Details are in the caption following the image

Ten Leading Cancer Types for the Estimated New Cancer Cases and Deaths by Sex, United States, 2017.

Estimates are rounded to the nearest 10 and cases exclude basal cell and squamous cell skin cancers and in situ carcinoma except urinary bladder.

Expected Numbers of Cancer Deaths

An estimated 600,920 Americans will die from cancer in 2017, corresponding to about 1,650 deaths per day (Table 1). The most common causes of cancer death are cancers of the lung and bronchus, colorectum, and prostate in men and lung and bronchus, breast, and colorectum in women (Fig. 1). These 4 cancers account for 46% of all cancer deaths, with more than one-quarter (26%) due to lung cancer. Table 3 provides the estimated numbers of cancer deaths in 2017 by state for selected cancer sites.

Table 3. Estimated Deaths for Selected Cancers by State, 2017a
STATE ALL SITES BRAIN & OTHER NERVOUS SYSTEM FEMALE BREAST COLON & RECTUM LEUKEMIA LIVER & INTRAHEPATIC BILE DUCT LUNG & BRONCHUS NON-HODGKIN LYMPHOMA OVARY PANCREAS PROSTATE
Alabama 10,530 320 650 940 420 470 3,200 320 250 710 450
Alaska 1,070 b 70 100 b 60 280 b b 80 50
Arizona 12,050 380 810 1,020 550 660 2,820 430 310 930 600
Arkansas 6,800 180 420 600 250 280 2,160 210 150 430 260
California 59,400 1,830 4,440 5,240 2,610 3,750 12,000 2,140 1,530 4,510 3,130
Colorado 7,840 270 570 660 340 380 1,640 260 240 580 450
Connecticut 6,610 190 430 450 300 300 1,630 230 170 490 310
Delaware 2,050 50 130 150 70 110 590 70 50 150 90
Dist. of Columbia 1,060 b 100 90 b 90 220 b b 100 70
Florida 43,870 1,250 2,910 3,620 1,800 2,020 11,790 1,510 970 3,170 2,050
Georgia 17,280 490 1,320 1,540 620 850 4,720 510 420 1,160 780
Hawaii 2,520 50 140 240 90 170 590 100 50 220 100
Idaho 2,900 100 190 250 110 120 680 110 70 230 170
Illinois 24,040 610 1,680 2,030 990 1,040 6,470 790 570 1,650 1,040
Indiana 13,590 350 860 1,110 550 520 4,030 450 300 900 550
Iowa 6,460 190 380 570 260 240 1,740 240 150 440 280
Kansas 5,440 170 330 470 260 230 1,500 180 120 400 230
Kentucky 10,400 250 590 830 390 400 3,560 330 200 640 340
Louisiana 9,240 220 620 830 320 520 2,610 300 170 700 370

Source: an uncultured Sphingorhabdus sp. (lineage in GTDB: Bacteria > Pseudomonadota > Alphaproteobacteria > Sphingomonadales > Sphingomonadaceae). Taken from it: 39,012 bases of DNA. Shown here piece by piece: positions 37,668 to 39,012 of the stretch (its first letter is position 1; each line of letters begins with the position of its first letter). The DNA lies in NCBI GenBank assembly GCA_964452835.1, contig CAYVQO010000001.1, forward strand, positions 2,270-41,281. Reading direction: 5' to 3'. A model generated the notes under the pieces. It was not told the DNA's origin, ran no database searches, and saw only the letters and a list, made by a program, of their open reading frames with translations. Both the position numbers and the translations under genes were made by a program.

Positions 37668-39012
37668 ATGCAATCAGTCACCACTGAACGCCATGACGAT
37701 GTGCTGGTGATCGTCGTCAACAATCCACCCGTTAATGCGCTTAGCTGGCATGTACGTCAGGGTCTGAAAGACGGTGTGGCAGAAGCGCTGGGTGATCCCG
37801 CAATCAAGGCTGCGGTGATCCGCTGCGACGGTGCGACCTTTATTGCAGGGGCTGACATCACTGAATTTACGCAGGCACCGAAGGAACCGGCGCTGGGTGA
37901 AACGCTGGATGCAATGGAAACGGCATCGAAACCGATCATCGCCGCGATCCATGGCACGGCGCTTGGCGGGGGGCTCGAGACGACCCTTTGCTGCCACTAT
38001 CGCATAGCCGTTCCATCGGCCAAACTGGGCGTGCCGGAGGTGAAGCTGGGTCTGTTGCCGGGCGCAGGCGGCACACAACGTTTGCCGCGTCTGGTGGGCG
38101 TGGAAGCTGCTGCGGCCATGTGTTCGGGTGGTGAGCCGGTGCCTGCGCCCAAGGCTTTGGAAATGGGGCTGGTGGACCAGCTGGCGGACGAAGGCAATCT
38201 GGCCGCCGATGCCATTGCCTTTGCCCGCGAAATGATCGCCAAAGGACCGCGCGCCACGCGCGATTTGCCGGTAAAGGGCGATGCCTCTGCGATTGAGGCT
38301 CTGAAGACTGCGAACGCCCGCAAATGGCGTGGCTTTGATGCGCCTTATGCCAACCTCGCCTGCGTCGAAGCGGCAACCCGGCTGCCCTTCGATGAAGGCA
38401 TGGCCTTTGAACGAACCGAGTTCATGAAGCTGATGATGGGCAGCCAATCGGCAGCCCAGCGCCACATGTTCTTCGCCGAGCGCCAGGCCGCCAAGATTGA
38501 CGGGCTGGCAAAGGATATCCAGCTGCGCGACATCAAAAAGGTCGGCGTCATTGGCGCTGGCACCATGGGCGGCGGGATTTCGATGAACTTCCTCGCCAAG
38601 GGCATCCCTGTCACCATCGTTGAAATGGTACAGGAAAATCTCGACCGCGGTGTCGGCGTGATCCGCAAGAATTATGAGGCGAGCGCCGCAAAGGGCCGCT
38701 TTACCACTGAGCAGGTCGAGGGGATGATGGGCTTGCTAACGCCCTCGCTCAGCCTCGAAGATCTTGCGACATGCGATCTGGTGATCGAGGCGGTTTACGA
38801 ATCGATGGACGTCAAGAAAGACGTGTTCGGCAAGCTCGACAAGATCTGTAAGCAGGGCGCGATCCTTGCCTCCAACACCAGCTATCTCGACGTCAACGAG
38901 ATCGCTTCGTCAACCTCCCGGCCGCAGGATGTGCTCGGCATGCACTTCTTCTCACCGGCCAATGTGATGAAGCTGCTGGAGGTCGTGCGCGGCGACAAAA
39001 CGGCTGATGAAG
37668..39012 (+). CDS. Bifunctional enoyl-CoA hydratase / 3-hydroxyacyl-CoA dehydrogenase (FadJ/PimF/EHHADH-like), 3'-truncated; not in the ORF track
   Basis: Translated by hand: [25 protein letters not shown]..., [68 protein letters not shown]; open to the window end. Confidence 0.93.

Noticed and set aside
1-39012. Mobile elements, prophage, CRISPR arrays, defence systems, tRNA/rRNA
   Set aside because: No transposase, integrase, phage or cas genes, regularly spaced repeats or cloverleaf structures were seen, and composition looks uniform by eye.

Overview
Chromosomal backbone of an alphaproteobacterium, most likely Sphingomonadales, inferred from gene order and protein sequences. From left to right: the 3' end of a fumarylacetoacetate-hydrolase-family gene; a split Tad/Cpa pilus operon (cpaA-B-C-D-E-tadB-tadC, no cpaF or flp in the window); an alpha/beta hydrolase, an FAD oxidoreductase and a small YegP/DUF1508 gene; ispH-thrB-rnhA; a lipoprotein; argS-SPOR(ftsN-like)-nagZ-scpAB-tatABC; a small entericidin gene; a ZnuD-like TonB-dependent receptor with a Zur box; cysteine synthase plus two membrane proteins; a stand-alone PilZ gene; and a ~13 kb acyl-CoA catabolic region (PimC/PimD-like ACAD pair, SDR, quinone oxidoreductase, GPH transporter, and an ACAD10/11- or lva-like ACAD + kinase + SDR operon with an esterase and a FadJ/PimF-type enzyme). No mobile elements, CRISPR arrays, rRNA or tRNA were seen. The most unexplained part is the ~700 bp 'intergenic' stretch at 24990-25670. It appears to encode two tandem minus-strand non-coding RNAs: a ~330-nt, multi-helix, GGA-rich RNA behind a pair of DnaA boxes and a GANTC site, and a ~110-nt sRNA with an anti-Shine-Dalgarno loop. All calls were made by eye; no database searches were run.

Maine 3,260 100 170 220 130 120 960 110 60 220 140
Maryland 10,650 280 820 860 410 560 2,630 340 260 840 470
Massachusetts 12,620 350 760 910 540 670 3,270 410 320 950 550
Michigan 21,050 570 1,410 1,680 830 860 5,650 760 500 1,560 830
Minnesota 9,860 280 610 760 480 390 2,450 390 230 710 470
Mississippi 6,560 220 420 650 230 300 1,940 170 110 460 280
Missouri 14,380 330 860 1,070 550 580 4,030 390 250 910 500
Montana 2,030 60 130 170 80 80 510 70 50 140 120
Nebraska 3,520 110 230 330 150 130 900 120 70 250 180
Nevada 5,200 150 380 500 200 230 1,400 160 120 360 270
New Hampshire 2,710 80 170 200 110 90 760 80 60 200 120
New Jersey 15,880 420 1,250 1,420 640 700 3,760 510 410 1,270 700
New Mexico 3,630 90 250 340 150 220 760 110 100 250 200
New York 35,960 910 2,410 2,870 1,460 1,680 8,660 1,210 910 2,750 1,560
North Carolina 20,020 600 1,360 1,530 760 940 5,830 620 440 1,350 840
North Dakota 1,290 b 70 120 60 b 340 b b 90 70
Ohio 25,430 640 1,690 2,130 990 990 7,300 860 570 1,810 1,020
Oklahoma 8,200 200 530 710 340 360 2,450 270 200 520 350
Oregon 8,140 260 520 660 320 440 2,030 290 230 580 410
Pennsylvania 28,510 700 1,900 2,390 1,210 1,220 7,420 1,010 690 2,110 1,200
Rhode Island 2,160 50 120 170 90 110 610 60 50 140 90
South Carolina 10,320 260 700 830 380 440 2,920 300 230 710 460
South Dakota 1,660 60 110 160 90 60 450 50 b 110 70
Tennessee 14,830 380 920 1,220 570 670 4,590 470 310 950 550
Texas 40,260 1,100 2,830 3,700 1,690 2,620 9,540 1,380 920 2,780 1,650
Utah 3,180 130 270 260 170 150 460 120 100 270 210
Vermont 1,400 50 70 100 50 50 400 b b 110 70
Virginia 14,870 390 1,060 1,190 550 670 3,810 490 370 1,080 650
Washington 12,720 410 850 970 520 680 3,100 460 330 920 620
West Virginia 4,780 110 280 430 190 170 1,450 160 90 280 160